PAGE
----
It’s upon us, the new year, the much anticipated big political year for Mississippi. Yep, 2019 is the year when most state, regional, and local officials will be up for re-election and/or replacement. But, the really big thing will be the gubernatorial showdown between Lt. Gov. Tate Reeves and Attorney General Jim Hood.
Oh, that November confrontation is not a sure thing just yet. Both will have August primary challengers, though none so far with much money or name recognition.
Meanwhile, the big time jockeying for the Reeves vs. Hood battle has begun.
It started with Hood’s November proclamation that state retirees can serve as legislators and keep getting retirement benefits. PERS regulations require retirees to put benefits on hold should they become a state elected official.
While this has been a contested issue for years, Hood suddenly weighed in against PERS, arguing legislators are part-time employees so thousands of retirees, mostly retired teachers, can serve without giving up benefits. (There is one big flaw in Hood’s reasoning. PERS credits legislative service as full-time. Hood’s action would reduce that retirement credit to part-time. Otherwise legislative service would somehow be full-time and part-time at the same time).
PERS said it had not been consulted by Hood and has his ruling under advisement. It will be interesting to see if PERS revises its regulations, but more interesting to see if the Republican controlled legislature acts to undo Hood’s ruling.
You see, it’s pretty clear from the reaction of pro-education advocates that their hope is for many retired teachers of the Democrat persuasion to challenge Republican incumbents in next year’s elections. This would benefit Hood by increasing Democrat turnout next November. It could also undo the GOP super majorities in the house and senate and boost chances for increased school funding.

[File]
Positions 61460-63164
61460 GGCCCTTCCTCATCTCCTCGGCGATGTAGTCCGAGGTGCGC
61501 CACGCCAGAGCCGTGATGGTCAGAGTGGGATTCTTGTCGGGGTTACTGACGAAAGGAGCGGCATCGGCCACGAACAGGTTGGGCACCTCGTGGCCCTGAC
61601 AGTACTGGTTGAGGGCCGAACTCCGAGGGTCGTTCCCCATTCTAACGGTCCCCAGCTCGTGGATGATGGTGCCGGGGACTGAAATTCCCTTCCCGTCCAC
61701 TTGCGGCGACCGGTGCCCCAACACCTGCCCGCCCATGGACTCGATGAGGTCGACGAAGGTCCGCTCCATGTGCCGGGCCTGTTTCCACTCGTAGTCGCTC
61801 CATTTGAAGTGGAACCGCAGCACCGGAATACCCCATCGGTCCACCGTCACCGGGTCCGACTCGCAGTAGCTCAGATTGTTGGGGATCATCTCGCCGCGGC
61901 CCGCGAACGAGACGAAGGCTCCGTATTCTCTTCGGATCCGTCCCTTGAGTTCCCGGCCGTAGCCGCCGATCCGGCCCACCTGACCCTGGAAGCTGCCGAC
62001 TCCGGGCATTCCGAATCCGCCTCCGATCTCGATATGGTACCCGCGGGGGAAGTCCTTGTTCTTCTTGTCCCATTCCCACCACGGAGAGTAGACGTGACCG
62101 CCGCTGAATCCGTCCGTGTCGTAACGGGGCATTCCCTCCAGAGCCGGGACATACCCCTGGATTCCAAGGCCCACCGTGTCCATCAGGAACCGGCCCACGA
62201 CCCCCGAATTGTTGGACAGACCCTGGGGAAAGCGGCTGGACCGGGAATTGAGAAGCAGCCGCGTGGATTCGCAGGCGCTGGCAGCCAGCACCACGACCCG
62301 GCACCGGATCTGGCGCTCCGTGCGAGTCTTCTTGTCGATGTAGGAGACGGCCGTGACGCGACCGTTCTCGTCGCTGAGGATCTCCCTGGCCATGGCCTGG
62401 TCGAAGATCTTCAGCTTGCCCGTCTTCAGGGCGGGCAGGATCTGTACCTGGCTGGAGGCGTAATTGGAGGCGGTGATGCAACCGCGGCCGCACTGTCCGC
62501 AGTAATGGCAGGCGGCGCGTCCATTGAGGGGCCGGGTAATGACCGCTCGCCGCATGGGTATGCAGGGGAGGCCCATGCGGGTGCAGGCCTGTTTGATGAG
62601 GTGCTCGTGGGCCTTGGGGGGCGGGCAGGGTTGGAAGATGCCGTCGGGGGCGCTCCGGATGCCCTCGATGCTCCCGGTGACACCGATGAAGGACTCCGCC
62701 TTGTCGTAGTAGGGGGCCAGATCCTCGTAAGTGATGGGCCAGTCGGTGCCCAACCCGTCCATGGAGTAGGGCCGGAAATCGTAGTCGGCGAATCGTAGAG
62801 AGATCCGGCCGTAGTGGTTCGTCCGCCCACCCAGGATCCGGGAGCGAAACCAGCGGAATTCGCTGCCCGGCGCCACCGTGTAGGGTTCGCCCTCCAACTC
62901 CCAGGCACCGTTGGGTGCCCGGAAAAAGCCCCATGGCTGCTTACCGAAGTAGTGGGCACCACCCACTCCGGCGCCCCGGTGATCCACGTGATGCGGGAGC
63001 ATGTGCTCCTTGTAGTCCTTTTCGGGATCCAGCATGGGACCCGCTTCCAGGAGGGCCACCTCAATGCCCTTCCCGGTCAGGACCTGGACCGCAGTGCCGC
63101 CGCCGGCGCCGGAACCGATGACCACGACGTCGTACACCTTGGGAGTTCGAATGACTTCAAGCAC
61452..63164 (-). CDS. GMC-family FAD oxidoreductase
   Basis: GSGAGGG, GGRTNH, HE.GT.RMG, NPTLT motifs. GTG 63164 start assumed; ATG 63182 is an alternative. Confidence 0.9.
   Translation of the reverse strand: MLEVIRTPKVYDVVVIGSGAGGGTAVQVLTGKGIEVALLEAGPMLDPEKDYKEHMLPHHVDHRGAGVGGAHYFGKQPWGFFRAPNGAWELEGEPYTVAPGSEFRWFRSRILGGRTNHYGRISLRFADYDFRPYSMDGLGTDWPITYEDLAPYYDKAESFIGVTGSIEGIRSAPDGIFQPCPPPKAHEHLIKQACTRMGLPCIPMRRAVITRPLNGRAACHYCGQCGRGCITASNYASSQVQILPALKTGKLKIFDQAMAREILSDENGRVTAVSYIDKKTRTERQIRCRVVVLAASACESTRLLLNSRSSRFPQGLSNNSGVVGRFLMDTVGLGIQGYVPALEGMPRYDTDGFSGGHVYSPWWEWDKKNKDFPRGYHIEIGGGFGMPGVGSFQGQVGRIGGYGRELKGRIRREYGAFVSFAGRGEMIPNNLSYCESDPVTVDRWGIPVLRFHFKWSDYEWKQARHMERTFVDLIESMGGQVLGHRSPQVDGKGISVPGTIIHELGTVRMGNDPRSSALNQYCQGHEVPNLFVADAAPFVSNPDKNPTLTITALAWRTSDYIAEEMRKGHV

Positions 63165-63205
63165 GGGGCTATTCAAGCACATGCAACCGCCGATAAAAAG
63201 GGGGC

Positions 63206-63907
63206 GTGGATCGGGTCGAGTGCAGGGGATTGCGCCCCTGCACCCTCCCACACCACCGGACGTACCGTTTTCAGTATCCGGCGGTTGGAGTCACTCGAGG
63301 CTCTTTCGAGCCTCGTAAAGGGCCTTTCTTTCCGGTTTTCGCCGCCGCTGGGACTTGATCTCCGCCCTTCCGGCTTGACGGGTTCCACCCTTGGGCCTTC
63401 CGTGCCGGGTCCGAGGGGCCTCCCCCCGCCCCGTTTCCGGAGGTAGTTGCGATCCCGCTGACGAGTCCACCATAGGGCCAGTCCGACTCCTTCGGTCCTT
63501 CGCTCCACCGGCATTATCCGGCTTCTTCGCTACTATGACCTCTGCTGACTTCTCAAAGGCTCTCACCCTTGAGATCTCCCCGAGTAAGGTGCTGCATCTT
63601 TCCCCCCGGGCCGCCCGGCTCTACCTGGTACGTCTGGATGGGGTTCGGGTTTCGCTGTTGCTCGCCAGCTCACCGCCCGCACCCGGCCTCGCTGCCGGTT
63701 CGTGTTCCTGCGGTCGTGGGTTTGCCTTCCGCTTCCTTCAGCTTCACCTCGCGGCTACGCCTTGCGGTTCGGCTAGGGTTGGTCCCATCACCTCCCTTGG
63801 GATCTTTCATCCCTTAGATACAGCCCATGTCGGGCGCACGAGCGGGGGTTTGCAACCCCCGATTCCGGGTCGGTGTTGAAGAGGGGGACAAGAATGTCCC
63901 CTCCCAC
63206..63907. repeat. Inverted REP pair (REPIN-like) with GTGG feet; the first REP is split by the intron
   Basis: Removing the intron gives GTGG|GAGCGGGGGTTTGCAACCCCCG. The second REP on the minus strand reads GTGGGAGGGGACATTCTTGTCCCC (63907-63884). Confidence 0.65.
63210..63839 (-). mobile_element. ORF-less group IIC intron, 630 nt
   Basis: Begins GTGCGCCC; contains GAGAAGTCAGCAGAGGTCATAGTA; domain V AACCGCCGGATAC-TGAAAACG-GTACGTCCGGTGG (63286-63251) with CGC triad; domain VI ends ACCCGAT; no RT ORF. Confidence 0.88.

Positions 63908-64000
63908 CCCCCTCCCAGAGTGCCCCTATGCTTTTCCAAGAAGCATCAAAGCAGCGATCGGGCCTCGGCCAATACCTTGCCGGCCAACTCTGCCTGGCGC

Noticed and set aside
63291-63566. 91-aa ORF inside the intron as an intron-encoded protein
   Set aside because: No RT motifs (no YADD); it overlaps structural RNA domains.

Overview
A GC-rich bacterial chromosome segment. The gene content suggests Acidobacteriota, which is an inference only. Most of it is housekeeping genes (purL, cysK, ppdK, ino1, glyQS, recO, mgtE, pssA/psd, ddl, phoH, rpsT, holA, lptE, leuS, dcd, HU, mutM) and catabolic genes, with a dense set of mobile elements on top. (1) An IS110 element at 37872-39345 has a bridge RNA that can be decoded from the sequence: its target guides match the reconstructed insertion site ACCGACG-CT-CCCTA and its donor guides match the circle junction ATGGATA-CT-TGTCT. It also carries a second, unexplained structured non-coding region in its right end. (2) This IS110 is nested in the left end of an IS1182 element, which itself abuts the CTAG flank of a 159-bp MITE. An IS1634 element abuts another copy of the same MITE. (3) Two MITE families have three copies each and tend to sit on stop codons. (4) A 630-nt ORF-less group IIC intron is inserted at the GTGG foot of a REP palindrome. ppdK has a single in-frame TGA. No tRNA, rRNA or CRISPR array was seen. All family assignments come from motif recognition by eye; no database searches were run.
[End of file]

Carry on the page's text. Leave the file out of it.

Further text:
The jockeying continued in December with the revelation that Gov. Phil Bryant has been quietly looking into expanding Medicaid in Mississippi, a la the conservative approach then Governor, now Vice President, Mike Pence put in place in Indiana.
Expanding Medicaid has gained somewhat in popularity in Mississippi and is seen as one of Hood’s major campaign issues, as well as a potential financial rescue for many rural hospitals and clinics. Sliding a conservative version through the upcoming legislative session could boost Reeves.
So far, Bryant has not commented on the story published in Mississippi Today. If this moves forward it will be interesting to see if the GOP legislative majority will go along. There is also the possibility Bryant could expand Medicaid by executive order.
All this supports rumors that Bryant and Reeves have mended fences in order to hold off a Democrat surge in November.
In another December jockeying maneuver, Speaker of the House Philip Gunn told reporters that lawmakers will abandon attempts to rewrite the Mississippi Adequate Education Program (MAEP) funding formula in the upcoming session. Changing the formula has been a major Republican goal since the defeat of the school funding referendum in 2015. Taking it off the table will tamp down an inflammatory issue for pro-school advocates and teachers, e.g., likely Hood supporters.
Intriguingly, Reeves, so far, has been quiet on Republican jockeying. No doubt because changing course on Medicaid and school funding won’t play well with part of his base.
Yes, 2019 will be a big year for Mississippi politics.
» BILL CRAWFORD is a syndicate columnist from Meridian.
BEFORE YOU GO…
… we’d like to ask for your support. More people are reading the Mississippi Business Journal than ever before, but advertising revenues for all conventional media are falling fast. Unlike many, we do not use a pay wall, because we want to continue providing Mississippi’s most comprehensive business news each and every day. But that takes time, money and hard work. We do it because it is important to us … and equally important to you, if you value the flow of trustworthy news and information which have always kept America strong and free for more than 200 years.
If those who read our content will help fund it, we can continue to bring you the very best in news and information. Please consider joining us as a valued member, or if you prefer, make a one-time contribution.Click for more info